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A Beginner’s Guide to Cataracts

by Karen Rollins Jun 17, 2019

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Optometrist with patient

Most of us will experience problems with different parts of our body as we get older and our eyes are no exception.

One of the most common eye complaints in people over 40 is cataracts, in fact this condition is the principal cause of blindness in the world.

In America, cataracts affect more than 22 million people aged 40 and older and around the world, as the population lives longer, there are likely to be more and more people living with this condition.

So, what is a cataract and how is it treated? Yello has put together this beginner’s guide to answer those questions and more.

What are cataracts?

A cataract is a clouding of the eye’s natural lens, which lies behind the iris and the pupil. It can occur in one or both eyes.

There are different types of cataracts and they include:

*A subcapsular cataract which occurs at the back of the lens and usually occurs in people with diabetes or those taking high doses of steroid medications.

*A nuclear cataract forms deep in the nucleus of the lens and is usually associated with aging.

*A cortical cataract is characterised by white, wedge-like opacities that start in the periphery of the lens and work their way to the centre in a spoke-like fashion.

What are the signs / symptoms of cataracts?

A cataract starts out small and does not initially affect your vision to any significant extent.

Some people notice a slight blur, like they are looking through a cloudy piece of glass. A cataract may also make light from the sun or a lamp seem too bright and when you drive at night make headlights more glaring. Colours may not appear as bright as they used to.

The type of cataract you have will determine the symptoms you go through and how soon they occur.

If you think you have a cataract you should book an eye appointment as soon as possible.

What causes cataracts?

Experts do not know why the lens in our eyes changes as we get older, but several factors are believed to play a role in causing cataracts or are associated with cataract development.

Cataract risk factors, other than age, include:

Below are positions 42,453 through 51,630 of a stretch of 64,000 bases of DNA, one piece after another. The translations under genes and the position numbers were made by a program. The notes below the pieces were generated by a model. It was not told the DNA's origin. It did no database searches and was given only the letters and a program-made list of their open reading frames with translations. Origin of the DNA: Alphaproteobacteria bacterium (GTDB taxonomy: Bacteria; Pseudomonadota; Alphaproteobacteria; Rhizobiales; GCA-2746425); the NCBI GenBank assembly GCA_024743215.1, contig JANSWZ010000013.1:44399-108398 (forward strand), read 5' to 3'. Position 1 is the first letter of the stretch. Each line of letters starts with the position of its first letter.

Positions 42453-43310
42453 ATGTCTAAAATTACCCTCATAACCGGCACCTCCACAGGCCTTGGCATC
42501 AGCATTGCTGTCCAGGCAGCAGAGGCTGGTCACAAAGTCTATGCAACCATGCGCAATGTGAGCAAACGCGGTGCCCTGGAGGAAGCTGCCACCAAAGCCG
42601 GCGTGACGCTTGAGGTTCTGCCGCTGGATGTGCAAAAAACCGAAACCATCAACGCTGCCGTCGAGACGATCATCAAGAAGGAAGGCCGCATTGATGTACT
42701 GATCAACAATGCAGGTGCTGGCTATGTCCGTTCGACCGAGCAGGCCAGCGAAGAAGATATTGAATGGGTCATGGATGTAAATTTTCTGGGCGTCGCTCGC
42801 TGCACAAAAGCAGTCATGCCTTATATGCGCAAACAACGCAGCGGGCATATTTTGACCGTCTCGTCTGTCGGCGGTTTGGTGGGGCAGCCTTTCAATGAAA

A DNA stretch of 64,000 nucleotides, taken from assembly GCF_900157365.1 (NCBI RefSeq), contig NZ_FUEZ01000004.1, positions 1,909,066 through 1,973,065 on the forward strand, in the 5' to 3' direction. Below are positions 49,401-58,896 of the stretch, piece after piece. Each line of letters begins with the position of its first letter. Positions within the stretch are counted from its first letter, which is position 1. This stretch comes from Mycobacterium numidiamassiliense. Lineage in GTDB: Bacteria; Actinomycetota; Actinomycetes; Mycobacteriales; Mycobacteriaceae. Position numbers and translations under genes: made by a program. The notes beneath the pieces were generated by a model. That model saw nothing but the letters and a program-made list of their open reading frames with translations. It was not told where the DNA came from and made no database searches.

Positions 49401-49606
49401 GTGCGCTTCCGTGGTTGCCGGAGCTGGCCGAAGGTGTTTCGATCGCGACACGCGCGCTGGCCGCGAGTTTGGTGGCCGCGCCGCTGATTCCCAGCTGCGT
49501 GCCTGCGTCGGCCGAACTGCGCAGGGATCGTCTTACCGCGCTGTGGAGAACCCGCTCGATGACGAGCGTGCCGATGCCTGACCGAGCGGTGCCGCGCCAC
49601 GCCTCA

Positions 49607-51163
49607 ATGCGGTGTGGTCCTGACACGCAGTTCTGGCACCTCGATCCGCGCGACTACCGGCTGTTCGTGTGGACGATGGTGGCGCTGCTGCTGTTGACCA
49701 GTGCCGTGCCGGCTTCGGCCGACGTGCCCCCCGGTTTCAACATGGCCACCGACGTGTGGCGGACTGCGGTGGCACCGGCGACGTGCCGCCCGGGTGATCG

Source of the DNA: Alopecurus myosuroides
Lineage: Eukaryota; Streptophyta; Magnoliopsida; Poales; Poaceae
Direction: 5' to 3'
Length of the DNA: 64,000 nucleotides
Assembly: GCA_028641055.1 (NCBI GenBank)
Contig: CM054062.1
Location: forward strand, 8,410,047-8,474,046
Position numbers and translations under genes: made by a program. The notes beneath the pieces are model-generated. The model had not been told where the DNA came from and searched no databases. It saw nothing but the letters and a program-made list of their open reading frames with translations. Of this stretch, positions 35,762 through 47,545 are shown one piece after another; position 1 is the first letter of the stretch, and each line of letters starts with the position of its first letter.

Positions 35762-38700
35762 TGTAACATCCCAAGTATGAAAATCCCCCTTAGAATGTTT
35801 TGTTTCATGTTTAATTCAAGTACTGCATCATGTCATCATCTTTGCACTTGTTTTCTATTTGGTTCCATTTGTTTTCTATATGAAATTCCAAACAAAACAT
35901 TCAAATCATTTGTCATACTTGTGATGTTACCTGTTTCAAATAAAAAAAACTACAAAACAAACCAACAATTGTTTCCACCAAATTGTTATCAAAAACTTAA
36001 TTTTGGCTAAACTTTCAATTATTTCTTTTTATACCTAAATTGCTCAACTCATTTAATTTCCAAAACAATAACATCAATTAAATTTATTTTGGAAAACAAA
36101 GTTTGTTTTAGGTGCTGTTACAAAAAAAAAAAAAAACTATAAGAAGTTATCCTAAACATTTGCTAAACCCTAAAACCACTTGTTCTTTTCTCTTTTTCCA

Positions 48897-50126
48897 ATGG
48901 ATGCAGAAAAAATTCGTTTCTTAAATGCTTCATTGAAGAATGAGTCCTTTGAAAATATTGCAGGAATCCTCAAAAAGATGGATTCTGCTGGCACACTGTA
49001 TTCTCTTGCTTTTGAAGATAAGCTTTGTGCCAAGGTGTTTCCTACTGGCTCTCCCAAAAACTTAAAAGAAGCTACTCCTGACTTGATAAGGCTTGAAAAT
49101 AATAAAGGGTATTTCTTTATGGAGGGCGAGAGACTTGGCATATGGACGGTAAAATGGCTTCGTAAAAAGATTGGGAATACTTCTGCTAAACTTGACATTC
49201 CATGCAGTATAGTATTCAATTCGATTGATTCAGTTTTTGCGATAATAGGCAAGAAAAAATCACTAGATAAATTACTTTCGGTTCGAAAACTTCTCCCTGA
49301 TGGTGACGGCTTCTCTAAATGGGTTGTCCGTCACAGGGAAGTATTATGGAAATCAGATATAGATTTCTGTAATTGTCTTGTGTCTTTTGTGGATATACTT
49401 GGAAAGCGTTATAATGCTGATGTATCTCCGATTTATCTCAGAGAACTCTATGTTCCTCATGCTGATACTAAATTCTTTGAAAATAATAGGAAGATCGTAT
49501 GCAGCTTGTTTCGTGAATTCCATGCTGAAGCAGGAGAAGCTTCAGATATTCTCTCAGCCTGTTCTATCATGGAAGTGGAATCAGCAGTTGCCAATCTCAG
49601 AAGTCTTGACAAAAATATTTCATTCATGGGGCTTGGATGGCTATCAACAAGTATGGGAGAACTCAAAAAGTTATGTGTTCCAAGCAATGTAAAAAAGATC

*Ultraviolet radiation from sunlight and other sources





*Family history

Can cataracts be prevented?

There are conflicting views on whether cataracts can be prevented but studies have shown that higher dietary intakes of vitamin E and the carotenoids lutein and zeaxanthin significantly decrease the risk of developing cataracts.

Sunflower seeds, almonds and spinach are a good source of vitamin E and lutein and zeaxanthin can be found in spinach, kale and other green, leafy vegetables which are always a good addition to your diet.

How are cataracts treated?

If you start to notice signs of a cataract you may be able to improve your vision for a while using new glasses or other visual aids.

When the cataracts have progressed enough to seriously impair your vision and affect your daily life you should consider surgery which is a simple and relatively painless procedure.

Cataract surgery is the most frequently performed surgery in the US and about nine out of 10 people say their vision was significantly improved after the procedure.

Some side effects from the surgery may include:



*blurred vision

*double vision

*red or bloodshot eye

These symptoms can last for four-six weeks after the operation.

In some cases, people have also experienced floaters (small spots, specks, flecks), flashes of light, or ongoing discomfort after having the cataract removed.

If you have any concerns or questions you should immediately contact your ophthalmologist or doctor.

Sources: All about vision / NHS UK / Royal National Institute for the Blind